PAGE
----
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Pedagogy Teaching and Learning page 6

 
 

Prototype Education
An approach to formulating problems which is particularly good at the Junior level is one used by Alvin Eisenman of Yale University. He called this approach prototype education. It gave students the experience of working with original processes as a means for better understanding more complex contemporary ones. When I was at Yale, Graphic Design students were required to take short courses in printmaking. Students did woodcuts (letterpress), lithography (offset) and intaglio (gravure), the three basic printing processes. Another example would be having students handset type, to learn spacing and leading, prior to typesetting by computer. At Minneapolis and Kansas City, we began our photography program by having students construct and use pin-hole cameras. By working with original processes, students could understand the function, and how current technology and equipment evolved.

There is nothing wrong in borrowing a problem from someone else or formulating problems based on published or exhibited professional work. While attending graduate school and knowing that I was going into teaching, every problem given to me that seemed to have merit was recorded in a notebook. This included Graphic Design, Color, Drawing, Typography, Printmaking and Photography. Any critical observations or remarks by the instructors that impressed me were also noted. These notes were my manual when I began teaching. Over a period of time, the notes were expanded, modified, reinterpreted and combined with ideas of my own. Gradually they were transformed with my personal interests, objectives and teaching methodology. Borrowing problems only entails defining them in personal terms, identifying student learning goals and establishing pertinent criteria.

When borrowing a problem, it is imperative to avoid simple image imitations which are superficial and detrimental to student learning. The most obvious indication of a weak Graphic Design program is having students when presented with a problem, regularly turning to design publications to find solutions. My observation is that students who have a strong perceptual base, rarely look to publications for guidance to problem resolution.

Teachers must anticipate where problems will go before presenting them. No matter how thoroughly a problem is projected, it is guaranteed that one or more students will move in directions which were not expected. In such instances, if there is merit to the student interpretation, the teacher should encourage it. However, the teacher must have an idea of where the process is leading, and stay ahead of students in order to be able to assist them when they need it.

I have reservations about giving so-called professional problems because so often students have preconceived ideas about the solutions. It approximates teaching through cliches that encourage stereotypical thinking. I found it best to choose problems in which students are less likely to find precedents that influence their work. This challenges students to do more research or analysis and to design independent of professional examples. Sometimes, the same advantages can be gained by having unusual problem content. I frequently turned to non-profit public service organizations in the community that could benefit from graphic design. While approaching these assignments that had few if any parallels, students acquired the added experience of working with clients. Design standards for student work were set by teachers and never by the client. Many of our senior projects were community projects.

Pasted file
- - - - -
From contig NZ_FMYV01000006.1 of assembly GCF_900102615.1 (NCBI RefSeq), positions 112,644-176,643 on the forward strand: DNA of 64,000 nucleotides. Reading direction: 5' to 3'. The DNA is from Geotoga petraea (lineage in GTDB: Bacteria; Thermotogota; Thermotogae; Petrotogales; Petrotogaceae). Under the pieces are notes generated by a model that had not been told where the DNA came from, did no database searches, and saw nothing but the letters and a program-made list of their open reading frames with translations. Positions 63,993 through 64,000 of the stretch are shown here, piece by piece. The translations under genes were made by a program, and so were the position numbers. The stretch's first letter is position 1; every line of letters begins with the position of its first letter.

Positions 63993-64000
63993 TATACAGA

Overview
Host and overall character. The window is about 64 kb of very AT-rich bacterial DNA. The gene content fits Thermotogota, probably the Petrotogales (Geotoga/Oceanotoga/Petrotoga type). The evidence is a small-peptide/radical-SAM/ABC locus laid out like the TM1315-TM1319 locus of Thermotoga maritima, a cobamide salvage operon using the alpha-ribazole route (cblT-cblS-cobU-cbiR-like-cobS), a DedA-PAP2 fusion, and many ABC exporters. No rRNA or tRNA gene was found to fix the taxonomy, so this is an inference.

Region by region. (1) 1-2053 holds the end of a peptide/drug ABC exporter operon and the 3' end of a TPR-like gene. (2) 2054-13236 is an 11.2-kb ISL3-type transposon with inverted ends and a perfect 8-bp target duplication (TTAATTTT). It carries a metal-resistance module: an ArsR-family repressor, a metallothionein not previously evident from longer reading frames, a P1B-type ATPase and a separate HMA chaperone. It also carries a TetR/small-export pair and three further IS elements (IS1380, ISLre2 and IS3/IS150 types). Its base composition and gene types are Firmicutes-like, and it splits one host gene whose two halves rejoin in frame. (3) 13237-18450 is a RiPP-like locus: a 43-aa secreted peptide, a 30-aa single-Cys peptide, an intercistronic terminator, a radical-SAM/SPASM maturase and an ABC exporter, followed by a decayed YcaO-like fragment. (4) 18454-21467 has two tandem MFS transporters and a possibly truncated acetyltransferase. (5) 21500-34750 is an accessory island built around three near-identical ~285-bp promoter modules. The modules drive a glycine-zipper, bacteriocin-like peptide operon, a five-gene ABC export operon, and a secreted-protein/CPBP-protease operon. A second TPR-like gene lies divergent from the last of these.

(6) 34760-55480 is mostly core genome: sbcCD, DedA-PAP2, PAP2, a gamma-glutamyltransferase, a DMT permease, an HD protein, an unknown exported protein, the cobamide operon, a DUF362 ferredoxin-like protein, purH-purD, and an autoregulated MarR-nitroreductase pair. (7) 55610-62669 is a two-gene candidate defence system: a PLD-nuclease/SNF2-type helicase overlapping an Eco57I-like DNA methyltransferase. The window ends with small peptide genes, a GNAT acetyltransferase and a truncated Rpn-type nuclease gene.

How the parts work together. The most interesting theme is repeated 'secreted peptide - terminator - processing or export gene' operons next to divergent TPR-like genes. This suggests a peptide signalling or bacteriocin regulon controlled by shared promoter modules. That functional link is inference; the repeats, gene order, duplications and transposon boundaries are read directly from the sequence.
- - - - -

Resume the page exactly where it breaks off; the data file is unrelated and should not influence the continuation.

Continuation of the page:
Senior Community Projects
When working with a senior community project, I regularly divided the class into design teams. Students worked both individually and as a member of a team. Most students did not appreciate the group experience, but it was excellent preparation for professional practice in which the team approach to design is frequently used.

Beginning in the second semester of the Junior year, and throughout the Senior year, there is a substantial body of collateral information related to professional practice to be transmitted to students. Some is technical, but much of it is related to professional practice. Conveying this information must be as carefully considered as formulating and presenting design problems. Students are often overwhelmed by having to deal with both design and professional practice at the same time.

Additional information might involve establishing priorities, marketing strategies, interpreting research, managing time and prioritizing work, print or media production, design systems, technical writing, and client presentation.

Where it is appropriate, these factors should be defined as generically as possible. Then students can better apply what is learned to other design applications. Projects can involve students with unfamiliar technical processes and new materials or media that create another type of learning situation.

The teacher's role is to carefully plan large projects and organize the learning steps for both design and professional practice rather than expecting students to absorb everything at once. The various design components are used merely as avenues to reach broader objectives, and not as narrow ends in themselves.

There is insufficient time in most graphic design programs to teach everything that graduates should know for a professional career. Within a three-year period, American students usually do approximately sixty to eighty projects as preparation for professional practice. In state universities, because of reduced credits in the major, Graphic Design students may do as few as twenty to forty problems in preparation for a career.

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